Poster Topical Area: Obesity

Location: Hall D

Poster Board Number: 658

P23-031 - Gut microbiota composition before and after diet-induced obesity in genetically heterogeneous Diversity Outbred mice

Sunday, Jun 10
8:00 AM – 6:00 PM

The association between obesity and major chronic diseases, including cancer and cardiovascular disease, has been well-documented. Several studies in mice show that gut microbiota may influence obesity, though findings have been inconsistent in human populations. Diversity Outbred mice (DO) are maintained by randomized breeding; each animal has a high degree of heterozygosity and each carries a unique combination of alleles. This model provides significant genetic and phenotypic heterogeneity, which may increase the translation of findings to human populations. The objective of this study is to define baseline gut microbiota diversity and composition in 200 male and female DO mice and quantify prospective associations with weight gain from 12 weeks on a diet-induced obesity (DIO; 60% fat) regimen. Due to the intrinsic genetic divergence in this outbred population (45 million segregating SNPs and structural variants­­), we anticipate that the gut microbiota composition will be highly variable in genetically-different DO mice. Furthermore, our data shows significant inter-individual differences in body fat (g) changes over the 12-week DIO study period. The mean gain in fat in males was 13.1 gms ± 5.9 SD, ranging from 1.2-30.1 gms; whereas the mean gain in fat in females was 14.9 gms ± 5.1, ranging from 3.34-27.2 gms. We are currently sequencing the V4 hypervariable region of the 16S rRNA prokaryotic gene and will quantify the interindividual differences in bacterial compositional and diversity measures before and after the 12-week DIO regimen. We will also assess the associations between these microbiota characteristics and body composition measures using linear regression models. We hypothesize that differences in diet-induced obesity are associated with variability in gut microbial diversity and taxonomic composition.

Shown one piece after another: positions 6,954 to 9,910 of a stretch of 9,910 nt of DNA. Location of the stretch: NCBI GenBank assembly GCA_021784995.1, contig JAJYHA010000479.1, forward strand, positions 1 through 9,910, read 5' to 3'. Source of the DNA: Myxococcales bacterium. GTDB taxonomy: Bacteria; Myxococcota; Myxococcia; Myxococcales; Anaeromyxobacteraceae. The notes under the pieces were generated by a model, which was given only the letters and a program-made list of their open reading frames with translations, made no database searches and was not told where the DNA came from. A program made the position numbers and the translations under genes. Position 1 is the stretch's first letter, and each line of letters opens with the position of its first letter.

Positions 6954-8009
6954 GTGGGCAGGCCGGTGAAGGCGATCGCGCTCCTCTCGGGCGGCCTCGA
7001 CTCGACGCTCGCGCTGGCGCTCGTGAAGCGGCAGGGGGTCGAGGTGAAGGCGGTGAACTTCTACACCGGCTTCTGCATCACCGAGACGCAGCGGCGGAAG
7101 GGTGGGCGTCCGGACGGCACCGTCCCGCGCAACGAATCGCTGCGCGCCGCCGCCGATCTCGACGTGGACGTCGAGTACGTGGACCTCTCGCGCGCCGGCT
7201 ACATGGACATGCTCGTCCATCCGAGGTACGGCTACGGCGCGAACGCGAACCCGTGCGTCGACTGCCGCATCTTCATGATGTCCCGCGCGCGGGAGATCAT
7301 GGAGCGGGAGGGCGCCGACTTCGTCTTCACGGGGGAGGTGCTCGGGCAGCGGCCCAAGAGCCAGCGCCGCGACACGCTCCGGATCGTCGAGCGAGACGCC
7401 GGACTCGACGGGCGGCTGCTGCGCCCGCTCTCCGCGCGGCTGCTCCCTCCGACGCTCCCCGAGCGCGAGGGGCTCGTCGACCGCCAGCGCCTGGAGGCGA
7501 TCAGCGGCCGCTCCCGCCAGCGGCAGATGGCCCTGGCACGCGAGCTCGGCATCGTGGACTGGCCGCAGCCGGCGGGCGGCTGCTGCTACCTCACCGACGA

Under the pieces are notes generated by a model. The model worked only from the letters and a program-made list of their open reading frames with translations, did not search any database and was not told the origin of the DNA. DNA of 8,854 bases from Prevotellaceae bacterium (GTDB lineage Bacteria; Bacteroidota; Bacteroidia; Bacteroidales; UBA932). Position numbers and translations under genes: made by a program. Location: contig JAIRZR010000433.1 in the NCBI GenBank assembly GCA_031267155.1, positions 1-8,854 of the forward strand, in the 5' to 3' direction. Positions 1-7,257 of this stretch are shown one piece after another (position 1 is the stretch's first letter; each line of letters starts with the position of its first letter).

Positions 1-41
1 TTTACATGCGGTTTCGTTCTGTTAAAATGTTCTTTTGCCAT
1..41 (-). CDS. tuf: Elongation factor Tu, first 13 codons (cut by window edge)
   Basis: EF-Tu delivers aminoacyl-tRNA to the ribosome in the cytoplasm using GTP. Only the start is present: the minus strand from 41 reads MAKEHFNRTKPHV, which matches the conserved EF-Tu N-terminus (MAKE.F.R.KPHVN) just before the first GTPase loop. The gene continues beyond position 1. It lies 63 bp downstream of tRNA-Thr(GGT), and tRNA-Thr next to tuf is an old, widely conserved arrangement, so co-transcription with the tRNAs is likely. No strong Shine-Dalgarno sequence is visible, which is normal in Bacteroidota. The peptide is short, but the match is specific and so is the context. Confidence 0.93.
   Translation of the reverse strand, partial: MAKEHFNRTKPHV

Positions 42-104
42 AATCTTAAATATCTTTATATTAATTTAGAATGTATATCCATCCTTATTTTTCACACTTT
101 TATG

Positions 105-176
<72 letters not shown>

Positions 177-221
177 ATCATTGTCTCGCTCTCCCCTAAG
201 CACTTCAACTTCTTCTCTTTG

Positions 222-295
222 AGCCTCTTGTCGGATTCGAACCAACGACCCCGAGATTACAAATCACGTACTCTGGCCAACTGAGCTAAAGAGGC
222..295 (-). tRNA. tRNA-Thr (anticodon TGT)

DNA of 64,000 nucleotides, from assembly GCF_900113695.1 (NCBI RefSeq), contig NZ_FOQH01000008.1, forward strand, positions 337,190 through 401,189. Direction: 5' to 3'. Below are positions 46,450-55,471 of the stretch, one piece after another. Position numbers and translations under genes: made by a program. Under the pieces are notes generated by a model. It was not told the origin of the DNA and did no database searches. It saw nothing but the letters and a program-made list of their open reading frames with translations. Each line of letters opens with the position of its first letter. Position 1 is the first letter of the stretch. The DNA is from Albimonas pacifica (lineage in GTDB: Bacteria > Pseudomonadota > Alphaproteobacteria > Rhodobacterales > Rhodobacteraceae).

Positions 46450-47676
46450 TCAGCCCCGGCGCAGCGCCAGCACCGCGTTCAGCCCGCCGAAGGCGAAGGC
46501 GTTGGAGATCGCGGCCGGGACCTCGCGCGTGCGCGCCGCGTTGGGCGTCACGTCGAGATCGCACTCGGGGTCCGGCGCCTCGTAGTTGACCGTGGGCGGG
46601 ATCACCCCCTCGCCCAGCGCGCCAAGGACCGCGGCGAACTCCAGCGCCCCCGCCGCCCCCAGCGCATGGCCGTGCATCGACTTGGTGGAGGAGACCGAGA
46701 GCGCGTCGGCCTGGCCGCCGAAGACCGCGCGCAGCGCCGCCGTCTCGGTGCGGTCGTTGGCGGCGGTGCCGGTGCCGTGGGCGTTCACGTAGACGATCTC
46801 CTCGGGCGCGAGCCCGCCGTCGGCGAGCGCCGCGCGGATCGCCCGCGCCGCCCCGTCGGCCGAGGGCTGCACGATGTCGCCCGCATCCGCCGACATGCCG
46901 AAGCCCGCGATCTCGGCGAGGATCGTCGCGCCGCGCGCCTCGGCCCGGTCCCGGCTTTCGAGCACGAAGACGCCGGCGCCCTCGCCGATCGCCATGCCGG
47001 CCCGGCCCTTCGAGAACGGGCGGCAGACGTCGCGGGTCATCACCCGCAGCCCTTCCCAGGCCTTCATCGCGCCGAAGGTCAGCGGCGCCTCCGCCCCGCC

CoAuthors: Melissa VerHague, Dr – University of North Carolina; Jody Albright – University of North Carolina; Steven Talbert – University of North Carolina; Jonathan Shea – Univserity of North Carolina; John French, Dr – University of North Carolina; Stephen Hursting, Dr – University of North Carolina; Katie Meyer, Dr – University of North Carolina

Salvador Fabela

Postdoctoral research associate
University of North Carolina
Kannapolis, North Carolina